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RTÉ emails about 'fire trap' house were not opened by Dublin City Council official

The council has come in for criticism for failing to address concerns about overcrowded homes across the city.

A shot from one of the overcrowded properties.
A shot from one of the overcrowded properties.
Image: RTÉ

DUBLIN CITY COUNCIL has said that some of the criticism of it following last week’s RTÉ Prime Time Investigates programme is justified.

It added that an official failed to open emails tipping the council off about a “fire trap” house.

The council has come in for criticism for failing to address concerns about overcrowded homes across the city.

The programme highlighted how some landlords were charging over 20 people hundreds of euro a month for homes that were barely habitable.

Three properties were identified in Dublin. Two have been closed by Dublin Fire Brigade and the third is in the process of being closed.

RTE Investigates - Nightmare to Let - Blocked escape at Rathmines Property A bricked over vent in one home. Source: RTÉ

In a statement issued this afternoon the council said that it could not respond in the show because of data protection concerns. It apologised for not acting on a tip-off about an overcrowded house in Crumlin which has since been closed by a High Court order.

In relation to criticism of Dublin City Council in the Primetime Investigates Programme, some of this was justified and any weakness/deficiencies identified on how complaints were dealt with will be rectified immediately.

“In relation to criticism specifically on the Crumlin case, our Environmental Health section did receive an e-mail from a researcher on the programme which contained a phone number that our staff could not connect with (it is normal practice to try and engage with the complainant).

Two further emails were later sent directly to an individual official in the Environmental Health section (rather than through the normal route of the DCC Customer Services Office) and unfortunately these were not opened. If they had been, then it would/should have been referred to Dublin Fire Brigade.
We apologise for this mistake.

“Ultimately, a complaint on this particular case was sent by a local city councillor directly to the Chief Executive which resulted in immediate action and High Court closure Order through Dublin Fire Brigade.”

The council statement goes on to say that the majority of landlords are upstanding and that a “small number” are unscrupulous.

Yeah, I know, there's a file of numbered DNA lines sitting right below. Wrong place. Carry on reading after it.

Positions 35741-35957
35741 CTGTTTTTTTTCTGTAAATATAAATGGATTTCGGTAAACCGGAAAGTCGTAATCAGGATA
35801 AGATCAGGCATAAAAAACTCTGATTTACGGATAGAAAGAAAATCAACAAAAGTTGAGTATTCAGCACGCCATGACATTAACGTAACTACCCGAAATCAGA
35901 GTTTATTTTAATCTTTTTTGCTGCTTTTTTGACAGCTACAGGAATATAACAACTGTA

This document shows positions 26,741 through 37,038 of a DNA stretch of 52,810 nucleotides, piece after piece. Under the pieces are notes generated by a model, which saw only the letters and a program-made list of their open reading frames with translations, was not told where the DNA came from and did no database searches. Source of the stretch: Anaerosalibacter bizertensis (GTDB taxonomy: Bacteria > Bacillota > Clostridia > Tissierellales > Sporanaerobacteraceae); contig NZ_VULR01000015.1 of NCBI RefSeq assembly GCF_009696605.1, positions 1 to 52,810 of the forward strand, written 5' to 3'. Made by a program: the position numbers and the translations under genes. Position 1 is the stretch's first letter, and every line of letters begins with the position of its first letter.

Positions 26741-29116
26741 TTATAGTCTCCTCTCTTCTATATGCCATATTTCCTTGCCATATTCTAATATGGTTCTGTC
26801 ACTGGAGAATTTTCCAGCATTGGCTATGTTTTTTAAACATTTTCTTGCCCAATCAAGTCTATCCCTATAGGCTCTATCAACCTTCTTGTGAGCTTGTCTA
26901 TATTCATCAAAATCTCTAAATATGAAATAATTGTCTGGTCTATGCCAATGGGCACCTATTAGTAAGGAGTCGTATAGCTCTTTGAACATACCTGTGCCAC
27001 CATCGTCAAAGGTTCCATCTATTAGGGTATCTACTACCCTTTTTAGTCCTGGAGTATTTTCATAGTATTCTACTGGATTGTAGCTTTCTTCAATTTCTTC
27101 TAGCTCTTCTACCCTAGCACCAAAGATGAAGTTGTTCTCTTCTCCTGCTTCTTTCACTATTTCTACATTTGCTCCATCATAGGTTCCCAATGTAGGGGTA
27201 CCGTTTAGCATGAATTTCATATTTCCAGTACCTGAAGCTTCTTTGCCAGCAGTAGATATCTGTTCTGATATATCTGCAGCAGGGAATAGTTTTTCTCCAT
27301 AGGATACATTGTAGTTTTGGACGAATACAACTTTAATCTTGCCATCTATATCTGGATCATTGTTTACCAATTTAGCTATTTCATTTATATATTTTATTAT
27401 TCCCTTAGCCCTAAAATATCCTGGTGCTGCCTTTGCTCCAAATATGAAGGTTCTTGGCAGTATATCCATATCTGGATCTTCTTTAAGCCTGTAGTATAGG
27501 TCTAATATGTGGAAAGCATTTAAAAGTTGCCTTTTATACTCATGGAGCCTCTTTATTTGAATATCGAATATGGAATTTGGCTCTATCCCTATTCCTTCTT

It is important to state clearly that the majority of private landlords comply with all regulations and are providing a very important housing service in the city, particularly in the context of the current overall housing situation.

“There are other landlords who do not fully comply with current regulations on standards and these are pursued as much as possible but we are generally reliant on tenants complaining.

It is a complex issue particularly in the current housing climate, for example, many landlords have been upgrading their properties in Dublin City over the last couple of years, some of this to comply with the updated regulations and when it requires vacant possession, families have become homeless with no alternative but emergency accommodation.

“In light of this third and now more regular (but not rampant) category of gross overcrowding, council officials have been working on developing a greater co-ordinated approach to the problem and a swifter response to complaints while acting fully within the legislative framework.”

The council also released figures which showed inspections for this year. It showed that around 880 dwellings had been checked and no legal actions taken this year. In 2014, 40 legal actions were taken out.

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Figures supplied to RTÉ Investigates under Freedom of Information reveal that only 4% of rental properties in Ireland were inspected last year and of those that were inspected, more than two thirds were not compliant with the regulations.

There was a 100% failure rate in four districts – Kilkenny, Louth, Offaly, Limerick city and county.

Read: ‘Nothing but sharks and vultures’ – Calls for enforcement after RTÉ documentary on dodgy landlords

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